So you want to write a book?

Posted by on Jul 19, 2013 in Progress Report

So you want to write a book?

Progress continues to be good. I went past the psychologically significant 80k barrier on Monday and I’m currently at 82,351 words. I’ve had a little less time available this week due to work commitments, but that’s still pretty reasonable. We’re set up for the finale now, which is the last fifth of the story. I’m predicting about another 20k words to go – will I hit my deadline of the end of August? So far, so good.

I’ve had quite a few folks pledging via paypal this week. I’m not sure if that’s a response to the reading of the prologue from LaveCon or some other reason, but a warm welcome if you’re one of those recent pledgers, it’s great to have you aboard. Thanks also to those who have upgraded their pledges too, post kickstarter.

I wish websites had gauges like this… 🙂

The website went into overdrive as well, partly due to the aforementioned prologue, but there seems to be a flurry of visits. I can’t quite attribute this to anything particular, but it’s encouraging. I’ve been doing a few preparatory tweaks to the SEO side of things. (I notice John Harper has also been doing this too). This is aimed as ensuring that this site gets picked up by Google and the other search engines when you type in stuff like “Official Elite Dangerous Novel” – try it and see what happens! 🙂

Writer’s forum? Still pretty quiet. Actually, deathly quiet. One or two posts per week.

And here I go, courting controversy once again…

There is a little concern growing on the forums at large over some of the book projects. Some of the writers have yet to make an appearance in the forum and, in some cases, they’ve not been able to provide updates to their pledgers either. This is a shame, but, sad to say, not really unexpected from my viewpoint. You may recall I predicted this in the kickstarter comments. I didn’t feel comfortable making too much of it at the time, because it would have detracted from the overall wave of enthusiasm and… who was I to judge? From your perspective, I was just another one of the satellite project owners. My opinion had no weight.

Time has moved on, I can afford to be a little more vocal with my opinions. You can make your own call on which projects are tracking well and are delivering on what they set out to do. I hope you trust me now. As with many things in life; Caveat Emptor.

A great opportunity and a great responsibility…

Given the number of these ‘satellite’ projects that were funded back in Jan/Feb, I feared it was inevitable that some might fall by the wayside, either due to their owner’s underestimating the work involved or some unforeseen circumstance.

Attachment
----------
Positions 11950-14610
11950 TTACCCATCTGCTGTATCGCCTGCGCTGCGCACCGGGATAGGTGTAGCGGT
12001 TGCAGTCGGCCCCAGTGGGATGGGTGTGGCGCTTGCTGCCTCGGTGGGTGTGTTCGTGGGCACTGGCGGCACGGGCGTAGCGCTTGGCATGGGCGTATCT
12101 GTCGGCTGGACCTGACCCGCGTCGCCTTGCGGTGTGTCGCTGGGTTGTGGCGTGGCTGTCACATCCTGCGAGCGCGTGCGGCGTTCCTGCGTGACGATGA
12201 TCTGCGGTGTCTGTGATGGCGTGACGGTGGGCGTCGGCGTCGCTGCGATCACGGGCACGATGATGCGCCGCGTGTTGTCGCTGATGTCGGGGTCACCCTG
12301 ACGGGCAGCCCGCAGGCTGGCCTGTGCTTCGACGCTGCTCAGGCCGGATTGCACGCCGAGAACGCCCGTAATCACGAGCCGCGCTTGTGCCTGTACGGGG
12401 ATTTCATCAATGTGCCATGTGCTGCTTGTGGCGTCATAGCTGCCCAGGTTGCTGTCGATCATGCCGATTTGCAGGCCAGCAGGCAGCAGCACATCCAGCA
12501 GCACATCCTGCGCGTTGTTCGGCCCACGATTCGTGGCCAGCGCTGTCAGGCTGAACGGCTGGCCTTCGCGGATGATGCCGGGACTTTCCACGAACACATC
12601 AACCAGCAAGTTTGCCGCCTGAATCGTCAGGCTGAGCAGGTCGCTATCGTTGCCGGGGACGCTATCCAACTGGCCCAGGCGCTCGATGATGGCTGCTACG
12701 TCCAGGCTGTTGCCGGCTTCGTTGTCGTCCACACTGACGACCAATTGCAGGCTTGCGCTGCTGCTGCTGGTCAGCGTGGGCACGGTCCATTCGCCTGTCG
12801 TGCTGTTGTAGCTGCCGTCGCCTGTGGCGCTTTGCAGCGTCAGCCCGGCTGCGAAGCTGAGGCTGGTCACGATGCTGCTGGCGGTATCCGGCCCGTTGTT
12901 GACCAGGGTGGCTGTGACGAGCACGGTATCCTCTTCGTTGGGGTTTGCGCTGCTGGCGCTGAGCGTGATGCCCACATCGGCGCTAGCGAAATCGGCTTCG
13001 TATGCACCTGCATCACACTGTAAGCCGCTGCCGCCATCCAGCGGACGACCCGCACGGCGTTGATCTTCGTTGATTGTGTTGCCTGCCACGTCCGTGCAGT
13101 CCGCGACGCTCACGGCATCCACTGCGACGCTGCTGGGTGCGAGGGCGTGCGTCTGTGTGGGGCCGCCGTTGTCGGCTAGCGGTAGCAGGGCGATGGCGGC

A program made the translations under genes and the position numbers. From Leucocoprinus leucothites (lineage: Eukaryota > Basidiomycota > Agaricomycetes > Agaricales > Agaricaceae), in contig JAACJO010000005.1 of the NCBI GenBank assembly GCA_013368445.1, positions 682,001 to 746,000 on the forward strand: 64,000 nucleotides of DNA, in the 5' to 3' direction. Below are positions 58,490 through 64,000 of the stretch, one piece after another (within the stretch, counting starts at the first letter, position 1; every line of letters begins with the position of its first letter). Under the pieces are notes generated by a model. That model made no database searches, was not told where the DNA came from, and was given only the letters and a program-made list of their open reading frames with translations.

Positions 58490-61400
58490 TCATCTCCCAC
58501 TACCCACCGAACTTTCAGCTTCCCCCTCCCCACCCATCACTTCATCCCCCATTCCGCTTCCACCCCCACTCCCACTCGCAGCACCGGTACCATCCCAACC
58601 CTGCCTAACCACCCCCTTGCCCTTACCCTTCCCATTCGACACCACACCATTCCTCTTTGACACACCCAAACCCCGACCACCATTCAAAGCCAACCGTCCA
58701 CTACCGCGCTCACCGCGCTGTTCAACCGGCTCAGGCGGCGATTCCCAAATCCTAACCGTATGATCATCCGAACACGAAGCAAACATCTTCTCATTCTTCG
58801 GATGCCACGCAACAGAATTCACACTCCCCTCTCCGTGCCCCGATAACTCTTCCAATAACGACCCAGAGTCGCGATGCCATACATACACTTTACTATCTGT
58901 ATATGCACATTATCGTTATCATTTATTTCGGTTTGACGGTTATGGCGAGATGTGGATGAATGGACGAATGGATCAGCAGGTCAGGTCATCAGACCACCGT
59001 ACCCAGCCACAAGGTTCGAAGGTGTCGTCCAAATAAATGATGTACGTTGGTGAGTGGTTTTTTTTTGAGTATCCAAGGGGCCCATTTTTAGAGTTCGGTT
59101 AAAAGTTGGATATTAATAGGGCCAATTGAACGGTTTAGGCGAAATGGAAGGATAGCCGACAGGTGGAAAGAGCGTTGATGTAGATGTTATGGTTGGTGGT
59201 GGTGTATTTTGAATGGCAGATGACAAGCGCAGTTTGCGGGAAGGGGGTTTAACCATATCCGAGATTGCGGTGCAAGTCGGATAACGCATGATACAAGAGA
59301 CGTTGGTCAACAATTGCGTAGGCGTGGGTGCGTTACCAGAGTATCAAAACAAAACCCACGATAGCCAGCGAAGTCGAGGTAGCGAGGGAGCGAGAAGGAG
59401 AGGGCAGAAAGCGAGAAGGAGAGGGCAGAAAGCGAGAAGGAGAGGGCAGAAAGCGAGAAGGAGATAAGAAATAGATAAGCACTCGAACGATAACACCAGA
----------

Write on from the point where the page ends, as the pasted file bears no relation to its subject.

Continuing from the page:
That’s the nub of the matter to be honest. How much effort does it take to write a book? I can only relate my own experience, but this is roughly what it looks like for me.

  • Plotting = 80 hours
  • First Draft = 250 Hours
  • Second Draft = 150 hours
  • Third Draft and polish = 100 hours

Well, it’s a start…

So, 600 hours, give or take. You need to add more on top of this if you’re self-publishing, which many of the authors are (cover design, typesetting etc). If you’re doing everything by hand you won’t see much change out of 800 hours worth of work for a decent length novel produced to a good level of quality. If you divide that across a year (assuming you are aiming to release around March 2013), that means you’ve got to be averaging somewhere near 15 hours per week through the year. That’s a lot – particularly if you have a day job, family or other commitments. If you haven’t started yet… as the Americans say… ‘you can do the math’.

Writing something of this length is a graft too. It’s hard work. Sometimes you need to slog, sometimes the muse grabs you and you rocket ahead. 100,000 words, or thereabouts, is a lot of text to tippity tap into a laptop. It’s not far short of a megabyte.

There’s also skill involved. Weaving a story with multiple arcs, having convincing dialogue, making the characters compelling… this is an artform. You can’t just decide to be good at it from the off. I’ve been working on this for years and I’m still learning the craft. In no way shape or form am I an expert. I look at my 2006 era work and cringe. Most authors do when they look at previous work.

Given this, I didn’t think it was at all unlikely that some of the projects owner’s might have bitten off more than they could chew. Perhaps they were too ambitious, perhaps they hadn’t done their homework properly.

Fortunately many of the book projects do look certain to deliver at this stage, which is encouraging, but I can understand the disappointment that some pledgees (is that a word?) feel in backing a project which seems to have disappeared into a blackhole.

I backed all of them too, so I’m a pledger as well.

Project owners do have legal obligations to pledgers with a kickstarter funded project, there are also moral ones, particularly when several thousand pounds are involved. if a project is going awol – pledgers to that project do have rights, particularly if there has been little or no communication from the project owner. (I don’t know if this is different on Indiegogo, but I imagine it is similar.)

This is what a kickstarter project creator has to sign up to.

This is what a kickstarter project creator has to sign up to.